The Interpretation of Dreams isn't exactly a bromance, but sometimes it comes pretty close. Throughout the book, Freud's analyses of his personal dreams let readers learn about the professional relationships that shaped his career and personal life. Some of his medical mentors and colleagues appear as father-figures and authorities in his life; others appear as trusted friends, enthusiastic supporters, and confidants.
Not only does The Interpretation of Dreams tell us something about Freud's own friendships, it also offers a unique glimpse into a close-knit community of medical men who were working to revolutionize knowledge of the human body and mind.
Questions About Friendship
Which of Freud's medical mentors and colleagues appear as father-figures in Freud's personal dreams?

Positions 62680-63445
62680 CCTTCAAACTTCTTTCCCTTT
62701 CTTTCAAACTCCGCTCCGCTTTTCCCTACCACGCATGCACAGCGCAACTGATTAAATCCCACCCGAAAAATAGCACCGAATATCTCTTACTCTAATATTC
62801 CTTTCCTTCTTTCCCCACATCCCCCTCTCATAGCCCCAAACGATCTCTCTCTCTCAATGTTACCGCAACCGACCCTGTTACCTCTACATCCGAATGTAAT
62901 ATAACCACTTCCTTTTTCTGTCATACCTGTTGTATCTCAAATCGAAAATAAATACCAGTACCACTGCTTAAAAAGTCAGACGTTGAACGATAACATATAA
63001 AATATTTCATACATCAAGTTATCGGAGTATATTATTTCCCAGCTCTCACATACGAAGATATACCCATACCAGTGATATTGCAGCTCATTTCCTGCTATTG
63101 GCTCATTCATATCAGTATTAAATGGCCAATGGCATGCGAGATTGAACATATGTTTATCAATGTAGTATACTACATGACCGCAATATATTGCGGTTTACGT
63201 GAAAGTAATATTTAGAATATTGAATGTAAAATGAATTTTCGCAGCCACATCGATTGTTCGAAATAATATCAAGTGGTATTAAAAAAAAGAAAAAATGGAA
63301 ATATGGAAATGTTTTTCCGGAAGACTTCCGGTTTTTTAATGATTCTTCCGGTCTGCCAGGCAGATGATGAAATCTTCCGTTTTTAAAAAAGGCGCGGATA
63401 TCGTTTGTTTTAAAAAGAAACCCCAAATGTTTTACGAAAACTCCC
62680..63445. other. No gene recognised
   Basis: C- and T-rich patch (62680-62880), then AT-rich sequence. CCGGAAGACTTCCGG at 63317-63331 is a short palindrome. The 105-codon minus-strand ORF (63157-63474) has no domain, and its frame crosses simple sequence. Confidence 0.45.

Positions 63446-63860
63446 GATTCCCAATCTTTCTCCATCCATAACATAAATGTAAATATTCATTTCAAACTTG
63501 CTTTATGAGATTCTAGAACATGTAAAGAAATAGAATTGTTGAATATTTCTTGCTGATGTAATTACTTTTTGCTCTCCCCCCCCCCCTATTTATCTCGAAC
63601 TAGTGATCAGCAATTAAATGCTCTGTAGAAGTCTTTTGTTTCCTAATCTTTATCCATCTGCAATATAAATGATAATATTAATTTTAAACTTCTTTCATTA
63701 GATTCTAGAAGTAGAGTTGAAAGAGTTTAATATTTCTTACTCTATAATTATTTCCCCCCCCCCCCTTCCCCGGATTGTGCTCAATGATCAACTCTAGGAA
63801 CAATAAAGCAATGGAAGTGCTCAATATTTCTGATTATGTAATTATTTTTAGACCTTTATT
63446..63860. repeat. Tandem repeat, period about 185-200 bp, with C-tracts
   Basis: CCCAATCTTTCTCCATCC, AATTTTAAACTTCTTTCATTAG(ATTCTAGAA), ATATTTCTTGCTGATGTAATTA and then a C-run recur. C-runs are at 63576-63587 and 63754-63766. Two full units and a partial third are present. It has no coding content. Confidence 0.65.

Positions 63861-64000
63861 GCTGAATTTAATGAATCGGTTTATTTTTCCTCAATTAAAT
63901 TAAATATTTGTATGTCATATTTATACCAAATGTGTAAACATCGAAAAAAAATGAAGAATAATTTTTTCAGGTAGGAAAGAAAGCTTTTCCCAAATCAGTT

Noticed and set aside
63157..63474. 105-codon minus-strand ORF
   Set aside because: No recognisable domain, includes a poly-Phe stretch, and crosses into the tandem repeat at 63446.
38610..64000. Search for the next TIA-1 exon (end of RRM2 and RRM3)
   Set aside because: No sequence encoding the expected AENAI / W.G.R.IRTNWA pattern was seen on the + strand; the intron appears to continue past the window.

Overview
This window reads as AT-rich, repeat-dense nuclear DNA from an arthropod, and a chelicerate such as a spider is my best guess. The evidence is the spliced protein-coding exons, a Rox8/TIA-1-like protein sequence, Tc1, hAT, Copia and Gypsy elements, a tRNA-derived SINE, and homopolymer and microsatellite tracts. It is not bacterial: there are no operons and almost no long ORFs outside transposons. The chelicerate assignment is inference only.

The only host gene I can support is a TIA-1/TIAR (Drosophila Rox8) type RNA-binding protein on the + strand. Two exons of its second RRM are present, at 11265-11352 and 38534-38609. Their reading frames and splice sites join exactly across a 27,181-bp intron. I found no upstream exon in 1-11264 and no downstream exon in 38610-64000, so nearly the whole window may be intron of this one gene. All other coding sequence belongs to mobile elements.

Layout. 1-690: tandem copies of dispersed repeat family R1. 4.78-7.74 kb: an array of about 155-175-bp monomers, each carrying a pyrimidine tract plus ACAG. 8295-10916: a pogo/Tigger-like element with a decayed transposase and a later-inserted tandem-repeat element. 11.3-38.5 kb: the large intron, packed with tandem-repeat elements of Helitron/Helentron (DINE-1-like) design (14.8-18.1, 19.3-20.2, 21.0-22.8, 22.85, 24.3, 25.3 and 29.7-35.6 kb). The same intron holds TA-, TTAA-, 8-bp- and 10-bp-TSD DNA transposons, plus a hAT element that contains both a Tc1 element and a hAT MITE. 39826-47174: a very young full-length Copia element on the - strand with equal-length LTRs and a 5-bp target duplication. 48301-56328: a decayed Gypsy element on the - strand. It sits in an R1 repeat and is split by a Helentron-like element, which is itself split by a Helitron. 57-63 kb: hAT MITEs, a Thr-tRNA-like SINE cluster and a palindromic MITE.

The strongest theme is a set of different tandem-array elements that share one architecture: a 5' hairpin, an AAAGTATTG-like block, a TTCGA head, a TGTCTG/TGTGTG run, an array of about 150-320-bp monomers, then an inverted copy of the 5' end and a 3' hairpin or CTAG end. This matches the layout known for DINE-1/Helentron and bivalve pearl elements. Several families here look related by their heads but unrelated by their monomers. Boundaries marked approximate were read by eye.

Which of Freud's man-friends—past and present—make the most frequent appearances in his dreams?
In some of Freud's dreams, two or more friends are "condensed" (merged together) in the appearance of one person. Which friends are brought together like this, and why?
How do women stand in relation to Freud's community of male colleagues and friends? Are there any suspicious circumstances in which the male community closes ranks against a woman?
Chew on This
When Freud speaks of his friend Wilhelm Fliess throughout The Interpretation of Dreams, he is often intensely affectionate and appreciative. However, as many Freud scholars have noted, Freud's friendship with Fliess eventually broke off. In this way, The Interpretation of Dreams may be read as the chronicle of a friendship with a fast-approaching expiration date.
Freud states in The Interpretation of Dreams that he has always had need of an "intimate friend" and a "hated enemy" throughout his life (6.9.50). Not only does this give us insight into Freud's character as a friend, but it also serves as another example of Freud's fascination with patterns of recurrence and repetition in his own and other people's lives.